Uncategorized

POVERTY AND POLICY MATTERS: Almost one in five North Carolina women live in poverty

A report released last week by the North Carolina Budget and Tax Center showed that North Carolina’s poverty rate remains high at 17.9 percent, and that many communities are still struggling to recover from the Great Recession. In 2011, 19.2 percent of women lived in poverty, an increase from 16.1 percent in 2007.

Women’s poverty rates vary by geography. The preliminary findings of the 2012 Status of Women in North Carolina report released by the North Carolina Council for Women  found that in parts of rural North Carolina – such as Ashe, Avery, Mitchell and Yancey counties – 21 percent of women live at or below the federal poverty line compared to, for instance, 13 percent of women living in the Raleigh MSA.

Economic security remains elusive for many communities, yet a recent report by the Institute for Women’s Policy Research – which disaggregated survey results by gender –  showed that the Recession has increased women’s economic vulnerability even more than men’s.  As we have reported elsewhere, the persistence of the pay gap; difficulties in accessing affordable, quality child care; and the lack of realistic work-family policies are all factors in this story.

Women living in poverty is not a women’s issue. It is a lens into the long-term effects of persistent gender inequity. As the demographics of our workforce continue to change and more women become primary breadwinners or co-breadwinners, families depend more and more on women’s incomes. For the sake of North Carolina’s families and the economic recovery, policy makers must continue to invest in the public structures and policies that ensure that all of our working families are able to make ends meet.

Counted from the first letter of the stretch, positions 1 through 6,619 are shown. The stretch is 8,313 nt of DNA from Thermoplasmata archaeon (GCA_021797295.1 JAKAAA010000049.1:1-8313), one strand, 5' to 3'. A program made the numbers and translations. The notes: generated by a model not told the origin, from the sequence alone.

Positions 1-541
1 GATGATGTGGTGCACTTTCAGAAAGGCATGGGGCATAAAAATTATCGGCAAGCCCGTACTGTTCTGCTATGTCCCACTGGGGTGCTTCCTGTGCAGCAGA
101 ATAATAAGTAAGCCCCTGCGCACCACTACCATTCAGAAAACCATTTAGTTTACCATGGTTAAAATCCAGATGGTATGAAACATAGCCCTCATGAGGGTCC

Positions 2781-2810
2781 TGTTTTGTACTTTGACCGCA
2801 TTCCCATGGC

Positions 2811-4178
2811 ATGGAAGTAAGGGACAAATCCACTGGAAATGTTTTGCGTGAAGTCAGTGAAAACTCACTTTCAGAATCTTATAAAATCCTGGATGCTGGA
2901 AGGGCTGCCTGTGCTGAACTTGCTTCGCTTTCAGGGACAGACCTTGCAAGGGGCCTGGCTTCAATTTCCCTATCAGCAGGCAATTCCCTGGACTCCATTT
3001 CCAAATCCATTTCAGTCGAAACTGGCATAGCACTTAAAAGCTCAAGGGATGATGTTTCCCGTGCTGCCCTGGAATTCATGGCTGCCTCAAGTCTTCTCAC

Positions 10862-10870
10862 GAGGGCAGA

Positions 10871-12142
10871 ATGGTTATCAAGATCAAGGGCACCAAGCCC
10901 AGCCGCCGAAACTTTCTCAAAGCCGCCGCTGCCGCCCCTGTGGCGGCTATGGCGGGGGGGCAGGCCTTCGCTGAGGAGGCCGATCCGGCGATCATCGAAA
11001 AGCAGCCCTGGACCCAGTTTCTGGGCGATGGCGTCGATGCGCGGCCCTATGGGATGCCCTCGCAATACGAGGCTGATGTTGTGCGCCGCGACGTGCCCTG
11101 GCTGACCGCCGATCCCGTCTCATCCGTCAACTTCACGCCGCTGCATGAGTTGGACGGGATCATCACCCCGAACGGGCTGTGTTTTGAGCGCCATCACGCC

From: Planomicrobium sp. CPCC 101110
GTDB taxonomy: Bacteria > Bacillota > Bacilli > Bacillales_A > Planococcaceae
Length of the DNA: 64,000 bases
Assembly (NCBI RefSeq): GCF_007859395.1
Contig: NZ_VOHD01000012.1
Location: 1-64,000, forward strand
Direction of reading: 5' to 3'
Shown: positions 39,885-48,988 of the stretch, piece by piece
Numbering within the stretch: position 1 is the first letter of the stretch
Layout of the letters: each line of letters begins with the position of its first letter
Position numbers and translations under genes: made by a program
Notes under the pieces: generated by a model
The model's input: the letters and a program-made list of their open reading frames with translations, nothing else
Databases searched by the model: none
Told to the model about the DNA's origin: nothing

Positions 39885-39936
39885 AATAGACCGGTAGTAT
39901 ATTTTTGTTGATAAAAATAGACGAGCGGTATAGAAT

We must #talkpoverty and develop the will to solve these problems.

Check Also

A big picture view of the CBO’s minimum wage report

This week’s release of the Congressional Budget Office ...

Top Stories from NCPW

  • News
  • Commentary

When N.C. House Speaker Tim Moore and Senate President Pro Tem Phil Berger addressed reporters last [...]

Big corporations and wealthy executives have been on quite a run. Corporate profits are at historic [...]

This week the ACLU of North Carolina announced an initiative to end cash bail in North Carolina. Reg [...]

When Andrea Hudson was pulled over for a routine traffic violation in 2013, the police officer found [...]

There are a lot of important statistics that confirm just how out of whack the U.S. economy has grow [...]

The post Bite the Apple & NC’s HB2 Legacy appeared first on NC Policy Watch. [...]

When I headed off to college, I could not have predicted that many of the funding streams, positions [...]

For those who pay only periodic attention to the ins and outs of lawmaking in the North Carolina Gen [...]

Now hiring

NC Policy Watch is now hiring a Managing Editor – click here for more info.